In This Review

Another Country: German Intellectuals, Unification and National Identity
Another Country: German Intellectuals, Unification and National Identity
By Jan-Werner Müller
Yale University Press, 2000, 310 pp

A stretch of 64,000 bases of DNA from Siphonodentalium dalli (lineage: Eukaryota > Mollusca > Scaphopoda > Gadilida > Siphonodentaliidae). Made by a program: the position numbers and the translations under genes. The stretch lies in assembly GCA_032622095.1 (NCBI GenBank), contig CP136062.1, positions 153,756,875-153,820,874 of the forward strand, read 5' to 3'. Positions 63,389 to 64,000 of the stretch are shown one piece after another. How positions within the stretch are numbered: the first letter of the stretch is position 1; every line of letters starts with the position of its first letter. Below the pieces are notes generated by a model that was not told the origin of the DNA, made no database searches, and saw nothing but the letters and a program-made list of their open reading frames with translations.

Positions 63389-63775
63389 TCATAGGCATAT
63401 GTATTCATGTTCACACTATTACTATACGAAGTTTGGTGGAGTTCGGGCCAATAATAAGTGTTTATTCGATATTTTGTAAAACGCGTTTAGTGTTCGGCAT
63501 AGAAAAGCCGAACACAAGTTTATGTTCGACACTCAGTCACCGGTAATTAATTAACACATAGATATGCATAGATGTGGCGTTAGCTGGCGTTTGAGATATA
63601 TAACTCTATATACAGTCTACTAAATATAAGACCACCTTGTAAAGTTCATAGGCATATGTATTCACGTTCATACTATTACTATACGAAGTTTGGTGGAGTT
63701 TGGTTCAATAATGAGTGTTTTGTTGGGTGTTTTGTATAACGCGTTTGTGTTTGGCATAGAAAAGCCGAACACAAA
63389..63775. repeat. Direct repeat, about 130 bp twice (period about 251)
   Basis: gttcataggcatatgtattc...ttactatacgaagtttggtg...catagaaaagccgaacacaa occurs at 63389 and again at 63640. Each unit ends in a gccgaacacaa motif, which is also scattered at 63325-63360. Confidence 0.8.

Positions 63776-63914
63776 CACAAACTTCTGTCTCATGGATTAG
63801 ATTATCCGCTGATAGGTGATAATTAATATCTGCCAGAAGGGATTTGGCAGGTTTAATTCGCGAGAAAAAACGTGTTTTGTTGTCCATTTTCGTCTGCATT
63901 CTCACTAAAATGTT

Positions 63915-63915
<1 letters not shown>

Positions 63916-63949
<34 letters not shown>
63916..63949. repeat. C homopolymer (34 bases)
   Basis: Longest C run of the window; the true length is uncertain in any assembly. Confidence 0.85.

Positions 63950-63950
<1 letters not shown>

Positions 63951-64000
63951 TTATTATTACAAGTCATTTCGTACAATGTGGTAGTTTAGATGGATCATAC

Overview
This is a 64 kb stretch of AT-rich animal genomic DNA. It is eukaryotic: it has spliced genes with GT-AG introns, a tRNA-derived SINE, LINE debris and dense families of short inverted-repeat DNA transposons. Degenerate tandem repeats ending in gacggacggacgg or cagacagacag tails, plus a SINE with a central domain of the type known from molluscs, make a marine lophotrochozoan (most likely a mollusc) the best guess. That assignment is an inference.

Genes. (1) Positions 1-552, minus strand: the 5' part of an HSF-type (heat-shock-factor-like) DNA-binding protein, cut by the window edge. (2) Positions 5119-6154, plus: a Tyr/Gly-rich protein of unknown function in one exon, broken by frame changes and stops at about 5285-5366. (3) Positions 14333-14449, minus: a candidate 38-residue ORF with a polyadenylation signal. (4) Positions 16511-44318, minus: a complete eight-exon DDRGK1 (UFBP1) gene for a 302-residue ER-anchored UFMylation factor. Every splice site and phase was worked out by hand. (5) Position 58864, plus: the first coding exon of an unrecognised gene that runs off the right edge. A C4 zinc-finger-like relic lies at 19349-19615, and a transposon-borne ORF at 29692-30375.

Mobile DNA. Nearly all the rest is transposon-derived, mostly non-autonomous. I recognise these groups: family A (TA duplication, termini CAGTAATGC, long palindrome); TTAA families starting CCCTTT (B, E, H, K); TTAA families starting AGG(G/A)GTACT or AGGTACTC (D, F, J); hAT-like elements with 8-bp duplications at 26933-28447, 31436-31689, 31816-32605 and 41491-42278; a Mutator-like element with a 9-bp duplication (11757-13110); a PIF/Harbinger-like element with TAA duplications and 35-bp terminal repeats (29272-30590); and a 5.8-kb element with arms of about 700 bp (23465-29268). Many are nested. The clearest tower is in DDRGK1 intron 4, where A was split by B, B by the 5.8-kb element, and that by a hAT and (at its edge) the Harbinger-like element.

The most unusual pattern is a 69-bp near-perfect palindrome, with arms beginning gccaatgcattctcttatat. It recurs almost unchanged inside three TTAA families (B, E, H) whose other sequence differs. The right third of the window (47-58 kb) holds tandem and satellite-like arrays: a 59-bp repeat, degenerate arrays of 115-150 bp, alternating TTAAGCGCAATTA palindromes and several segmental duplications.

Europe's intellectuals have played a prominent role as public educators since the Enlightenment. Intellectual discourse has often remained inseparable from a nation's past and present. This lucid and empathetic account examines West German intellectuals and their role in the debates over reunification and national identity. From 1945 to 1989, Müller writes, intellectuals attempted to engage the public about Germany's past; one famous example was the 1986 "historians' debate" started by the conservative writer Ernst Nolte and the liberal theorist Jürgen Habermas. But unification opened new questions, causing the author Günter Grass, among others, to fear that reunification would force Germany to lose its valuable "Holocaust identity" and forget its troubled past. Habermas, in contrast, championed a "constitutional patriotism" that represented a major shift away from ethnic nationalism and state worship. The writer Martin Walser took a different course, advocating trust in German culture and repudiation of collective guilt. Müller concludes that the divide between the Left (which wants to exorcise Germany of its past "exceptionalism") and the Right (which sees "normality" as a goad to the pursuit of national interests) remains profound. But he concludes that Germany's intellectuals have indeed helped establish and preserve a "robustly liberal and democratic" political culture.